High life

High life

23 September 2017

9:00 AM

23 September 2017

9:00 AM

As everyone who stands up when a lady enters the room knows, the once sacrosanct rules of civility throughout the West have all but disappeared. The deterioration in manners has been accelerated by the coming of the devil’s device, the dehumanising iPhone, as well as by phoney ‘art’ and artists such as Andy Warhol and Jeff Koons. I don’t know why, but Warhol is a bugbear of mine. He always treated me politely, featured me favourably in his magazine Interview, and referred to me in a good light in his diaries. Perhaps me being violent back then — he headlined a cover story with a reference to me being a terrorist among the rich — made him think twice before he stuck the knife in. Warhol ruined many lives by leading people astray with drugs and false promises, but most of all he ruined art by making it showy. The fact that today’s hustlers sell a picture of a Coke bottle or a shark suspended in formaldehyde for millions is obscene. The worship of money and celebrity is Warhol’s legacy and art’s tragedy.

I thought of Warhol and what I call ELCP — Extraordinarily Lower Class People — as I roamed around London this week. Being an ELCP has nothing to do with the old class system; it is all about vile manners while shopping in Bond Street. Most ELCPs are Chinese, with dyed blond hair, wires in their ears and an extremely vapid expression on their faces. The only thing that matters to an ELCP is wealth, and the ability to out-shop the next idiot. Comfort and fame are also prerequisites. They are forever posting pictures of their ugly selves via the devil’s instrument. The Tao, which was known as the Way of Heaven, and which embodied the sacred character of ancient China, has gone with the same wind that swept away the antebellum south in the US.

I may write as an oldie, but my children agree with me. They both have impeccable manners, although my daughter has inherited my violent side. Her raised voice sends shivers. My son, who is a great athlete and very strong, has a sweet nature and thinks only of girls all day, and definitely all night. Both children have expressed shock to me at how their peers see rules and traditions as something to resist or ridicule on the grounds that they interfere with self-expression. They also agree with me about mass tourism, the bane of modern life.


When the hippies first told us that if it feels good, do it, one never imagined that 40 years later their message would have become law. One can even change gender nowadays by declaring oneself a man or a woman, and make the news if anyone expresses shock. It’s all about being a victim. Now everything goes, including activities once considered shameful or criminal. Third-century Rome has nothing on the 21st-century West.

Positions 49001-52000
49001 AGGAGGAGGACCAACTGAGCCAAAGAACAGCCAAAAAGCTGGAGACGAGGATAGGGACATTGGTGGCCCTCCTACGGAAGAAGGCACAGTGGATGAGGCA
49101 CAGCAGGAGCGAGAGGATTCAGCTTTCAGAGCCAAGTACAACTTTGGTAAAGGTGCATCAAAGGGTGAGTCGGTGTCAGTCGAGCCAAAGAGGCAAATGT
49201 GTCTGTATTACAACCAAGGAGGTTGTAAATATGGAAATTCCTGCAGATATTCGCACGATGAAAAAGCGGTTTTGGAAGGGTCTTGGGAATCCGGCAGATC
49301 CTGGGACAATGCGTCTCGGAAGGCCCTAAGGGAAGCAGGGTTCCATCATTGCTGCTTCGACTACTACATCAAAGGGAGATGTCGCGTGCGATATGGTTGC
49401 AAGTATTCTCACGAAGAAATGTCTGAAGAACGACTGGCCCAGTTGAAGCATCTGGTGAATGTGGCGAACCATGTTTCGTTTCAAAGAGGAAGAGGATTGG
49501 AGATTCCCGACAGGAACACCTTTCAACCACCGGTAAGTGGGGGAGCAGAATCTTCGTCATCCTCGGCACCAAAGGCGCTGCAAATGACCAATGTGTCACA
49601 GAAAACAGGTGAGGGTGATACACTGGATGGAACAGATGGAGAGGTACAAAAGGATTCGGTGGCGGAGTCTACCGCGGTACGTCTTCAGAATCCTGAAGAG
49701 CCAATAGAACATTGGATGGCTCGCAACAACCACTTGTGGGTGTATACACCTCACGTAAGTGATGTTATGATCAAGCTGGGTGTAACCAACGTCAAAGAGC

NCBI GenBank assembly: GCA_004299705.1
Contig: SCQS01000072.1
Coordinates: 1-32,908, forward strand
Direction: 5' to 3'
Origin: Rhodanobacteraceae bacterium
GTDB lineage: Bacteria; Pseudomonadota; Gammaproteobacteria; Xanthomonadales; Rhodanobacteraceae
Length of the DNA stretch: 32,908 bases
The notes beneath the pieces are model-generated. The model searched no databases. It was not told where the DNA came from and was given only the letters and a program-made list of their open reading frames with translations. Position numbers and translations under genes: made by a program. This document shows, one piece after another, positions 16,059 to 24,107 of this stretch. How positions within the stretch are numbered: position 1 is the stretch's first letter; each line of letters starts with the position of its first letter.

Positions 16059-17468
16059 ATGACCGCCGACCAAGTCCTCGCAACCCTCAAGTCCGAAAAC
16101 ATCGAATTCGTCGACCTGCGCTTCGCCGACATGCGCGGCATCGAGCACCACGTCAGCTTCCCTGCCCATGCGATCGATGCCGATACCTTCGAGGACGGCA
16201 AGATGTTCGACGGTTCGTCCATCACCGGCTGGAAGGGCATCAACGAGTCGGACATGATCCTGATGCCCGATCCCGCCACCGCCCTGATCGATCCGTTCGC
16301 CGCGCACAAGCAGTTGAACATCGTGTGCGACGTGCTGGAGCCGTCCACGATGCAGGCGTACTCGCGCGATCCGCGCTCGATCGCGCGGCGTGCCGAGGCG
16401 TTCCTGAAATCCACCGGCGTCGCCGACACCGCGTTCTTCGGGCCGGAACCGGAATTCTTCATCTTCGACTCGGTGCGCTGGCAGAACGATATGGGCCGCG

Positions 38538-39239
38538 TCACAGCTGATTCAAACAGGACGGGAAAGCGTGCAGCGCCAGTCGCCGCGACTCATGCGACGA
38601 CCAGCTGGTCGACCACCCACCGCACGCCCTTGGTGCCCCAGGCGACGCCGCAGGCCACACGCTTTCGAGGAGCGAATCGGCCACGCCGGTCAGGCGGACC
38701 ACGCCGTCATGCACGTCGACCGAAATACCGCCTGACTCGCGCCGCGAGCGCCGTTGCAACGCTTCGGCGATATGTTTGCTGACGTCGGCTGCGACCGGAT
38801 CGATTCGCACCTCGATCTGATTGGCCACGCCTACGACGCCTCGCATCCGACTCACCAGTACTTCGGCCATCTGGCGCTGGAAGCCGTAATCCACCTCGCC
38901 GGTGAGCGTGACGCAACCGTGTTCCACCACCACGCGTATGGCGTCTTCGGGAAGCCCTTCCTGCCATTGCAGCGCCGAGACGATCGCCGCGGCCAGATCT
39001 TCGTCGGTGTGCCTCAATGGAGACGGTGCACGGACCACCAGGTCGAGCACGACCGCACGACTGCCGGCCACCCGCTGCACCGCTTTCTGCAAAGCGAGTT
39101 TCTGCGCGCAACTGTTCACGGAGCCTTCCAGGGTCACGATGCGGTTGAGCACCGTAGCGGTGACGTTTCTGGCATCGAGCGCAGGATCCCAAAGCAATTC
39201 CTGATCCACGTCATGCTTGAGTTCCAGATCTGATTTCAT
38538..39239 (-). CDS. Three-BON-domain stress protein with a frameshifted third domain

Thus, despite the sadness of the occasion, the hundreds of us who attended the memorial service of thanksgiving and celebration for the life of Nick Scott were a welcome sight. Nick was president of Pugs club, dandy, soldier, raconteur, humorist extraordinaire, gentleman, landscape artist, farceur, great friend and as sensitive a soul as it is possible to be without being too precious for words. They say that you can tell a man by his friends. Well, just check out the following: the Maharajah of Jodhpur did a round trip from India — 20 hours’ flying time — on his magic carpet. The crown prince of Greece, Pavlos, hopped on a plane in New York, flew all night, attended the service at St Luke’s Church, Chelsea, then drove back to Heathrow and caught a plane back to the Bagel. His brother, Prince Nikolaos, flew in from Greece, as did George Livanos, whose doctor has prescribed rest. Bob Geldof changed the dates of his singing tour in order to address us. I’ll get to that in a moment. A part of the church was reserved for Pugs club members and we were all advised by the president pro tem Count Bismarck to wear our club tie. Everyone, including Arki Busson and Rolf Sachs, who never wear neckties, did so.

Celebrations of a life are bittersweet occasions. Some are too corny, others downright false. This was as good as it gets. The Revd Emma Smith was perfect, the choir divine, and things began to rock with Sir James McGrigor’s childhood memories of Nick. Rolling in the aisles, as they say. He was followed by Commodore Tim Hoare, a lifelong friend and Eton schoolmate. Tim is a very serious man who shows only his funny side to people. He spoke briefly and movingly, and generously gave Bob the rostrum.

Well, Mark Antony would have blanched. Geldof spoke for 30 minutes and when he finished, everyone in the church wanted more. Both Tim and Bob spoke with such eloquence and heart-rending truthfulness that Nick was brought back to life. This is a hard thing to say but I have never in all my days heard a better eulogy. He described Nick in depth, but his flaws came across in a positive light, all due to Geldof’s words. He didn’t hide a thing. Nor did he skirt any issue. The rhythm was perfect, from sad to funny, from melancholy to burst-out-loud laughter.

My only hope is that this extraordinary eulogy has been preserved on tape. The mother of my children called it the best ever and I have to agree. Geldof is a poet of rare intelligence and talent and what a pity it was that he called me useless during the greatest eulogy ever.

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